MacShane’s 2-year-old daughter, Eve, takes swimming lessons and gymnastics classes at the YMCA, which MacShane said made him all the more sympathetic to the plight of other parents who rely on the center.

The aldermen also said they intended to speak with city staff, specifically stormwater and drainage experts as well as city engineers, to prevent buildings from flooding in the future. Wilson pointed back to the flooding that devastated the city in 2015 as a sign that such incidents were not flukes.

“This is not a ‘100-year flood’ that we’re having,” Wilson said. “This is something that we need to address.”

City officials were already looking into studying what type of infrastructure is in place and whether any repairs or upgrades need to be made, said Mayor Michael O’Connor, who visited the Y along with Maryland Lt. Gov. Boyd Rutherford later on Wednesday.

Flooding also occurred at the William R. Talley Recreation Center, closing the facility and canceling all programs there Wednesday. The basement of City Hall flooded as well, O’Connor said.

The city’s wastewater treatment plant was at risk of further overflowing Wednesday night, and a news release from Patti Mullins, the city’s public information coordinator, asked that residents refrain from unnecessary water use, such as washing clothes or dishes. Residents who experience a sewer backup should contact the Department of Public Works switchboard at 301-600-1440.

City officials were also asking residents to stay out of the city’s parks, including the city’s dog park on Carroll Parkway, which they closed indefinitely on Wednesday.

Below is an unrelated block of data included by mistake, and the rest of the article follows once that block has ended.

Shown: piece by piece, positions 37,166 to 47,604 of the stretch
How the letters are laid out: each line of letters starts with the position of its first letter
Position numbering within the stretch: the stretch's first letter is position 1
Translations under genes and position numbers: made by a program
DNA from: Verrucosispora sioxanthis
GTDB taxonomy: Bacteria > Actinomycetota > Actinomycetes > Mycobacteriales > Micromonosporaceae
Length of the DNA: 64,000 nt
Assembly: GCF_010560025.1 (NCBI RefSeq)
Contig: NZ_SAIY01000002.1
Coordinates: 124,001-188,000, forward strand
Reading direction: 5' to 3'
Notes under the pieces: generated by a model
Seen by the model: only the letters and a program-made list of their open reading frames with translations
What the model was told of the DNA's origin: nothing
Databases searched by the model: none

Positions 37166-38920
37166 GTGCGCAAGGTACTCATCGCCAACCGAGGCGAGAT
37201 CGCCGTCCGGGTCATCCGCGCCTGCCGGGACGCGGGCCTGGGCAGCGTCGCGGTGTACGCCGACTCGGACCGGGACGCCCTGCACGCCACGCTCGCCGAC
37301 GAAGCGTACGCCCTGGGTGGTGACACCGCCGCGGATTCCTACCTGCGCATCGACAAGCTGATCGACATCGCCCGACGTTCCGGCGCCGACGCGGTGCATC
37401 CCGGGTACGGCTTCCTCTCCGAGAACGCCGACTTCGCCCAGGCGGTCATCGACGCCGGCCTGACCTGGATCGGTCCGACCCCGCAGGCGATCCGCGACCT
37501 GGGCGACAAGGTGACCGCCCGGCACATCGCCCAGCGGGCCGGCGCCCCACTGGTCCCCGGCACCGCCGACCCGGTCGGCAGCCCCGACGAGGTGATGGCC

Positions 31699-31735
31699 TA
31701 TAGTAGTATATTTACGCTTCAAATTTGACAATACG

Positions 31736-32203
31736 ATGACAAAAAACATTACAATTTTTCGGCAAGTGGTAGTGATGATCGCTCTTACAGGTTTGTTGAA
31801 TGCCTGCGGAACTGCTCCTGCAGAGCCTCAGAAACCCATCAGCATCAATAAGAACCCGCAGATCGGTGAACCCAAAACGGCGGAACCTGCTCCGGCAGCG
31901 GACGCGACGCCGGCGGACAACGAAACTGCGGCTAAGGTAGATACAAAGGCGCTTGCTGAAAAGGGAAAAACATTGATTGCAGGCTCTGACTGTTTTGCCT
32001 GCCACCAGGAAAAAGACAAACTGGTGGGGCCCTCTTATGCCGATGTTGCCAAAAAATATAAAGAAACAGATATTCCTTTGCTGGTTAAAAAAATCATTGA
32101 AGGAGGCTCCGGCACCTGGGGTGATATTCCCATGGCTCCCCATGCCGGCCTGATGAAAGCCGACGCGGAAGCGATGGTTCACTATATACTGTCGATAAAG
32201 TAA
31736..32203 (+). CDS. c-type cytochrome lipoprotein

Officials designed the park system to control flooding downtown after the infamous 1976 flood that caused millions in damage. O’Connor explained that many parks, including Baker Park, are flood plains designed to take on water during large flood events.

“According to staff, it absolutely did exactly what it’s supposed to do,” O’Connor said of the flood control system along Carroll Creek.

O’Connor also declared a state of emergency in the city Wednesday evening due to the storms. A city-issued press release said the declaration will make the city eligible for state and federal emergency assistance and will stay in effect until the mayor lifts it.

The county’s emergency communications center received more than 300 calls for service Tuesday night, including reports of at least 40 flooded buildings, county spokeswoman Vivian Laxton said.

Water damage was not restricted to the downtown area, as evidenced by a group of Home Depot employees using a vertical lift-loader to remove mud and debris from the parking lot of the McCain Drive store.

Nearby, residents streamed in and out of the store, buying supplies to repair their homes or prepare for the steady rainfall that was expected for most of the rest of the week. Carrying a broken sump pump and a cut drainage pipe, Middletown resident Steve Biron said he narrowly avoided disaster Tuesday night.

“The water behind my house was seeping up to my door and then [the pump] froze up so we ended up having to bail water out of the sump hole for a few hours last night,” he said. “The water was running underneath the concrete slabs of the floor, so I’m really hoping to get this fixed.”